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Crisis Response

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The fiscal and monetary response by the U.S. government and the Federal Reserve to the economic crisis has been to spend, to borrow, and to inflate the money supply. The result has been skyrocketing debt, continued economic stagnation, and monetary conditions conducive to hyperinflation.

Congress passed the Troubled Asset Relief Program (TARP) in the fall of 2008, supposedly to avert an economic collapse. The program authorized the U.S. Treasury to purchase $700 billion in “troubled assets” from financial institutions. When the housing bubble burst in 2007, some of Wall Street’s most prominent financial houses were left teetering on the edge of bankruptcy. While the free market and justice demanded the liquidation of these firms, Washington and Wall Street had other priorities, and they came up with TARP as a way to unload their losses onto the American people.

Barack Obama certainly inherited a mess in 2009, but his policies have mimicked those of his predecessor and have compounded the nation’s economic problems. Like Bush, Obama has spent recklessly, expanded entitlements, bailed out favored corporations, and carried out a bellicose, interventionist foreign policy that has spilled much innocent blood abroad.

The Federal Reserve has played its prescribed role as the “great enabler” of the federal government’s fiscal insanity by driving interest rates below sea level, thus propping up the bond market. The Fed is now the largest purchaser of Treasuries — buying more than 60 percent of Uncle Sam’s debt in 2012 with money it created out of thin air. That’s a sweet deal for the U.S. Treasury, but it’s a raw deal for savers, wage earners, and the vast majority of Americans, who occupy the lower end of the financial food chain.

Most alarming to those familiar with how the fractional-reserve banking system works is the spike in bank reserves and the tripling of the Fed’s balance sheet since 2008. The current situation is an inflationary powder keg, which is made more volatile by the rumors of yet another round “quantitative easing.”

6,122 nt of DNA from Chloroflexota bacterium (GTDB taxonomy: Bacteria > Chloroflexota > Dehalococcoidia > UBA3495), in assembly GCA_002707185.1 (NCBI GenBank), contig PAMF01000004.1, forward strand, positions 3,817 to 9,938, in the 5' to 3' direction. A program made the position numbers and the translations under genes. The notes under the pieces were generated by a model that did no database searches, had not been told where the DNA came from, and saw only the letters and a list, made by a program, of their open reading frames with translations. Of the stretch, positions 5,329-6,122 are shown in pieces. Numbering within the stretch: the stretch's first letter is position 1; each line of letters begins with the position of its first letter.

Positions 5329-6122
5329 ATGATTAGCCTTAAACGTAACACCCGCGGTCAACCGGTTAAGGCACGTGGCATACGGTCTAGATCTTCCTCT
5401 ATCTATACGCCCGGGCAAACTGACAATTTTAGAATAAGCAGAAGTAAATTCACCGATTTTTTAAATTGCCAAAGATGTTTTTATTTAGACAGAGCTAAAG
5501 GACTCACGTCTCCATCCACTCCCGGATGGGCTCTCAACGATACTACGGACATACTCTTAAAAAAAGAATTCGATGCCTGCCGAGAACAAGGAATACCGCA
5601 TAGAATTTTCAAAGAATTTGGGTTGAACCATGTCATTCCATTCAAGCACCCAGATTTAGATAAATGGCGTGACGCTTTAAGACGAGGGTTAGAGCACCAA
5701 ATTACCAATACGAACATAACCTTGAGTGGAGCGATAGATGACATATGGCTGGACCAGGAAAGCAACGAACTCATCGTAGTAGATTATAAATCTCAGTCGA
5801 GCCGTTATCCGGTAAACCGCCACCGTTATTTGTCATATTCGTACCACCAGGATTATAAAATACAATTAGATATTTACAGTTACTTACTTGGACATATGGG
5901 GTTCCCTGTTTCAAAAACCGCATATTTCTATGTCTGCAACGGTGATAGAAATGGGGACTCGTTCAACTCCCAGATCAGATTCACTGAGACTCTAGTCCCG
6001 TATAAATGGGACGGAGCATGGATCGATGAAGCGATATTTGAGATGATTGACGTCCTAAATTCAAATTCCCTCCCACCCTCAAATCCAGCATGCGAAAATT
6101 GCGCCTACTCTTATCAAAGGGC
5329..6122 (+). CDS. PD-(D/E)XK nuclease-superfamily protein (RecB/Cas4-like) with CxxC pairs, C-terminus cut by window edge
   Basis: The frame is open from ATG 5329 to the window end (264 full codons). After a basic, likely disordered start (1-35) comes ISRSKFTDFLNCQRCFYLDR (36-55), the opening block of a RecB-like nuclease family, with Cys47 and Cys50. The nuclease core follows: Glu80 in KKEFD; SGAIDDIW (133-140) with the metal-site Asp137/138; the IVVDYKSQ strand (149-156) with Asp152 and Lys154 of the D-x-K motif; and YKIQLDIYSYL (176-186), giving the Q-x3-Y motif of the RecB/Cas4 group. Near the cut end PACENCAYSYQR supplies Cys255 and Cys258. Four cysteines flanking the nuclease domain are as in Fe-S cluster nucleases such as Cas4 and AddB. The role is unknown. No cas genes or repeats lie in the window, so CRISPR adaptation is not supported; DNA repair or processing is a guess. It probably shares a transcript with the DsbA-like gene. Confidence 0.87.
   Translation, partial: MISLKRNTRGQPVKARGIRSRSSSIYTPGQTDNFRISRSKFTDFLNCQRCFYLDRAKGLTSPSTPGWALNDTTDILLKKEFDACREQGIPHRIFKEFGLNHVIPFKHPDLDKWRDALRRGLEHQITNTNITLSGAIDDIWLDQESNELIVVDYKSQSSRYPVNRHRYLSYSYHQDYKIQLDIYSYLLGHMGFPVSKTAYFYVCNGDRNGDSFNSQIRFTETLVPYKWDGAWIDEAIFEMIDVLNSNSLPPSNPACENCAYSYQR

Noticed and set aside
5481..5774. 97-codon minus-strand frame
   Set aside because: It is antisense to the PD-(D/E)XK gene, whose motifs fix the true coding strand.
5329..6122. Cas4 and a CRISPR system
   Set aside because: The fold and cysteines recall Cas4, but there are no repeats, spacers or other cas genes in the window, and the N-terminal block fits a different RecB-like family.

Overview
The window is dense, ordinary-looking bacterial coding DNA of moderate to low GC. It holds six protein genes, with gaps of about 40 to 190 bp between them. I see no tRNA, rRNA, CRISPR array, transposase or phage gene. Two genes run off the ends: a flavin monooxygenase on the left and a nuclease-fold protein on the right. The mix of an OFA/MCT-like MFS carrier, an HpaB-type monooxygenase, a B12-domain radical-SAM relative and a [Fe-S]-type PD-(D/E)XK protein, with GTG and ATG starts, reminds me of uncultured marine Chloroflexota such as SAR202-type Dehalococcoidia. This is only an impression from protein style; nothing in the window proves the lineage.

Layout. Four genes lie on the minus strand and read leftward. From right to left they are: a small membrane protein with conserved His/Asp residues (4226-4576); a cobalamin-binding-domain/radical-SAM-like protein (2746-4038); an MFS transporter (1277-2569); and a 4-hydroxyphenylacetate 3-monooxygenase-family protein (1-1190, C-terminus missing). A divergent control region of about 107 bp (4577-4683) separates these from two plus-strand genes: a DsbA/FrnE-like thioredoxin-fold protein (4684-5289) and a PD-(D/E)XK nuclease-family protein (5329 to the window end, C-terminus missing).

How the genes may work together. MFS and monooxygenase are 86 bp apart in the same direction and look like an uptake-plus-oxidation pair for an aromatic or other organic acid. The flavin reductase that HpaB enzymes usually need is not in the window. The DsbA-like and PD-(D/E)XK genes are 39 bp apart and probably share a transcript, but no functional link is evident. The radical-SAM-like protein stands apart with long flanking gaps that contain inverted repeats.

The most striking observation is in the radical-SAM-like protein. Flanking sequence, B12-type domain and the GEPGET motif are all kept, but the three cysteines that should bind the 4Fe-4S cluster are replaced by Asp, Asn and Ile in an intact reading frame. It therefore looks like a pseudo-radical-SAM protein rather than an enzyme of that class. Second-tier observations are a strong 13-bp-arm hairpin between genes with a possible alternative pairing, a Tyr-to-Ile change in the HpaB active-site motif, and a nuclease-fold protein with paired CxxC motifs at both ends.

Why is the Fed chairman Ben Bernanke so committed to inflation?

A partial explanation could be his misguided belief that Fed-induced deflation caused the Great Depression.

Bernanke wrote in 1995 that “monetary shocks played a major role in the Great Contraction, and that these shocks were transmitted around the world primarily through the workings of the gold standard.”

But the classical gold standard had been abandoned by the 1920s in favor of the gold-exchange standard. This system was, in fact, inflationary, and it set stage for the Roaring Twenties and the subsequent crash of ‘29. As for the deflation that supposedly vexed the country in the 1930s, it was not caused by deliberate Fed policy. Rather the deflation was primarily caused by a nationwide banking panic that forced the closure of over 9000 banks between 1930 and 1933.

Now, deflationary crises are painful, but they are self-correcting if prices and wages are allowed to adjust to the amount of money in circulation. But rather than let the market correct for imbalances created during the previous decade, the government clumsily interfered with the economy, which greatly increased the severity and duration of the panic.